Toronto doctors call on city to add bike lanes along Danforth

CBC News · Posted: Jun 20, 2019 11:20 AM

More than 150 doctors in Toronto and the GTA are taking a stand for cyclists by calling on the city to extend the existing Bloor bike lanes east onto the Danforth.

The Doctors For Safe Cycling advocacy group will be bringing their message to city hall, where they will hold a press conference later Thursday

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Opinion: Danforth bike lanes are key to a safer, more prosperous city

Written by Dr. Peter Sakuls, a Toronto physician, and co-founder of Doctors for Safe Cycling, and Gideon Forman, a transportation policy analyst at the David Suzuki Foundation.

Imagine if the Bloor subway ended abruptly at the Don Valley.

It would be an enormous inconvenience for transit riders, to put it mildly. But this is pretty much the situation cyclists face: there’s a bike lane across the Viaduct, but as soon as riders reach Danforth Avenue, there’s no lane to protect them.


Doctors group launches road safety campaign, proposes bike lane extension


Article published in Toronto Star September 07, 2018.

A local doctors group launched a campaign on Thursday urging municipal candidates in the upcoming election to commit to road safety initiatives.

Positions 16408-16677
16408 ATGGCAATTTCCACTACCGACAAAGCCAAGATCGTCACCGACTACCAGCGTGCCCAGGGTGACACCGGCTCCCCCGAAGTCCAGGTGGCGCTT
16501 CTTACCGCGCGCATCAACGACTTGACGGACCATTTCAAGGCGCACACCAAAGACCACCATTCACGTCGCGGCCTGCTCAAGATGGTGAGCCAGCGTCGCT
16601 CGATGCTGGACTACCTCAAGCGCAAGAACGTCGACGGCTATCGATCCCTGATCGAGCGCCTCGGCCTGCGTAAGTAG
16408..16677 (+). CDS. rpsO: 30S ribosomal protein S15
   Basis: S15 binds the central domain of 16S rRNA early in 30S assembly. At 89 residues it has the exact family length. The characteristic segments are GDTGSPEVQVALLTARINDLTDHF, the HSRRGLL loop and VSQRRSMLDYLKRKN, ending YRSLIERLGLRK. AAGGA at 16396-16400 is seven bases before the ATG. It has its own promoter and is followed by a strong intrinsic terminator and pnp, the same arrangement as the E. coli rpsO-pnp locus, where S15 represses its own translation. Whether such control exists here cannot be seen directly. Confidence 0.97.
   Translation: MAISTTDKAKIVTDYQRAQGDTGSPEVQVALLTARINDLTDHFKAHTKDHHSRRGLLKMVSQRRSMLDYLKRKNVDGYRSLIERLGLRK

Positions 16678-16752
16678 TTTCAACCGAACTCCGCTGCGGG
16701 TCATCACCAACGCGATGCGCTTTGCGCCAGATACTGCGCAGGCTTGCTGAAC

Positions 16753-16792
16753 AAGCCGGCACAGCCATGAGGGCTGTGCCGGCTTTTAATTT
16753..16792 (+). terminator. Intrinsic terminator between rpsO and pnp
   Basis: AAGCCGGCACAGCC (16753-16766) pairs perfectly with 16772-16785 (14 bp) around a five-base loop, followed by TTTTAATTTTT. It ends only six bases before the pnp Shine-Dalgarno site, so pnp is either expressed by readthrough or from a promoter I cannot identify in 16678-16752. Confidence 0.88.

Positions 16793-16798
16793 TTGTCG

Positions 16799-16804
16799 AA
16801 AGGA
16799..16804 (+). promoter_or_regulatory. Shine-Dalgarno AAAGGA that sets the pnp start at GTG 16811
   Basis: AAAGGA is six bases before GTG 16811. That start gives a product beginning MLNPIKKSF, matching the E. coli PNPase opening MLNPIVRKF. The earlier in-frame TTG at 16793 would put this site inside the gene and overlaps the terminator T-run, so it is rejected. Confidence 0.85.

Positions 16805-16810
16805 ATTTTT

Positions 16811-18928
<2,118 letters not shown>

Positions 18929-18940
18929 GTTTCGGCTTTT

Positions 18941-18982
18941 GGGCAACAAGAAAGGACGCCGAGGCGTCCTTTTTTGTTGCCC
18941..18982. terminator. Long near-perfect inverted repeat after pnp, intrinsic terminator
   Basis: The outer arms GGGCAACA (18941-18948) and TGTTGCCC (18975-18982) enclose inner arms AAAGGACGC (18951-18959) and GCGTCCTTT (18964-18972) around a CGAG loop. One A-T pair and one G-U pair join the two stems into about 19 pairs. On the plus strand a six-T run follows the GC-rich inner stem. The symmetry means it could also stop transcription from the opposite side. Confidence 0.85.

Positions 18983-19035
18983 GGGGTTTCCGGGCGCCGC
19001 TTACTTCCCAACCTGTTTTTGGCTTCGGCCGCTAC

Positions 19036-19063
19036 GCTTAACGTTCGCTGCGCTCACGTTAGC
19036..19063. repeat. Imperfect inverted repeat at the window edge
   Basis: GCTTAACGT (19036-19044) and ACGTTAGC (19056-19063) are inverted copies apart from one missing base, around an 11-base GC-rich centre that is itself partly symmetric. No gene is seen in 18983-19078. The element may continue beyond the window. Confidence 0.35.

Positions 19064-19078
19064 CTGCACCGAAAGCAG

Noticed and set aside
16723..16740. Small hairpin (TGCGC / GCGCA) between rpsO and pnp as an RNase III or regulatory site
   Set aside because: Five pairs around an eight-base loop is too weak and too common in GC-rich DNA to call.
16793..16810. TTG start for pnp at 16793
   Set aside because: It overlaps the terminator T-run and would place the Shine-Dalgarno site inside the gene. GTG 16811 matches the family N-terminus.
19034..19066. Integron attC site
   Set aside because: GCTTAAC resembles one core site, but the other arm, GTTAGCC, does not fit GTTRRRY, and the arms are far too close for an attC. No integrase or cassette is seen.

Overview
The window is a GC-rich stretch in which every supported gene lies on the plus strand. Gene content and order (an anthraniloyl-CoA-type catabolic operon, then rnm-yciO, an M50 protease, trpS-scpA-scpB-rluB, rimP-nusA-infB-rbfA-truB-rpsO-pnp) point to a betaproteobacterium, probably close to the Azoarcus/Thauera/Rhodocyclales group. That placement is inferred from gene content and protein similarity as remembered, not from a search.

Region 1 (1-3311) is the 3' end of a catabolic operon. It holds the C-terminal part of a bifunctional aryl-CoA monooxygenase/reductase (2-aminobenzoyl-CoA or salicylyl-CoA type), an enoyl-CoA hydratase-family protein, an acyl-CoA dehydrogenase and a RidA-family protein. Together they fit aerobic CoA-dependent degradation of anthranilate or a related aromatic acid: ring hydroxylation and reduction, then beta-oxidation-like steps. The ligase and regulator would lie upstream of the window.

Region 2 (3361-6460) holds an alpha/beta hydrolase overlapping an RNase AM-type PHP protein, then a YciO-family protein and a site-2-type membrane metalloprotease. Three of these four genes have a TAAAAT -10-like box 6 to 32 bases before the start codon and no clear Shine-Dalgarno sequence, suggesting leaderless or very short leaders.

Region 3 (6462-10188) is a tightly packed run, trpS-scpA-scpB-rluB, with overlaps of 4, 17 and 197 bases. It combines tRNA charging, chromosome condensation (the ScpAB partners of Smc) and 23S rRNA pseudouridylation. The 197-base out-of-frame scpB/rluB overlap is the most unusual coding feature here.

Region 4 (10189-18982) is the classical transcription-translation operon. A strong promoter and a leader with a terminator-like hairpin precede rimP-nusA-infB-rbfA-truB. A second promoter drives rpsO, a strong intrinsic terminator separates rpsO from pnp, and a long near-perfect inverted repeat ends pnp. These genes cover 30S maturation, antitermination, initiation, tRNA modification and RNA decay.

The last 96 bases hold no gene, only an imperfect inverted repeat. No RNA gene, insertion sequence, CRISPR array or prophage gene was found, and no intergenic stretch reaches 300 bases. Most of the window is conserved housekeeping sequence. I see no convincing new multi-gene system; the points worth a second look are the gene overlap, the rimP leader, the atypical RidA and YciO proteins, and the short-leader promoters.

“The tragedies involving people who ride a bicycle need to stop,” Dr. Samantha Green, co-founder of Doctors for Safe Cycling, said in a news release. “Fortunately we have a prescription that can bring relief.”

The self-proclaimed non-partisan campaign has been named Doctors’ Prescription for Road Safety. The organization has called on candidates to commit to lower existing speed limits and to build more protected bike lanes across the city. The release added that the lanes should physically separate cyclists and drivers.

“This is not about drivers versus cyclists,” Dr. Jillian Baker, a member of the campaign, said. “This is about making our roads safer for everyone.”

Baker appears in a video that the organization will be circulating to political hopefuls, featuring physicians explaining their recommendations to the specific candidates.

In the news release, the doctors group cited a July Ekos poll, apparently showing that 75 per cent of Toronto drivers support bike lanes. They added that the first step in the bike lane extension would be to build new lanes on Yonge St. and Danforth Ave., and extending the existing ones on Bloor St.

“The solutions are out there and proven as well, it’s not a question,” said Green. “We know that it works and it works better than public education or getting people to wear bike helmets.”

“Bike helmets don’t actually prevent the collisions from occuring, we want to prevent the collisions.”

Toronto has seen a rash of pedestrian and cyclist deaths over the summer, including Dalia Chako, a 58-year-old grandmother who died when a flatbed truck collided with her bicycle at Bloor St. W. and St. George Sts. in June.

“These thoroughfares already have many cyclists,” Green said. “Imagine how many more we’d have if we added protected lanes and made Yonge and Danforth really safe.”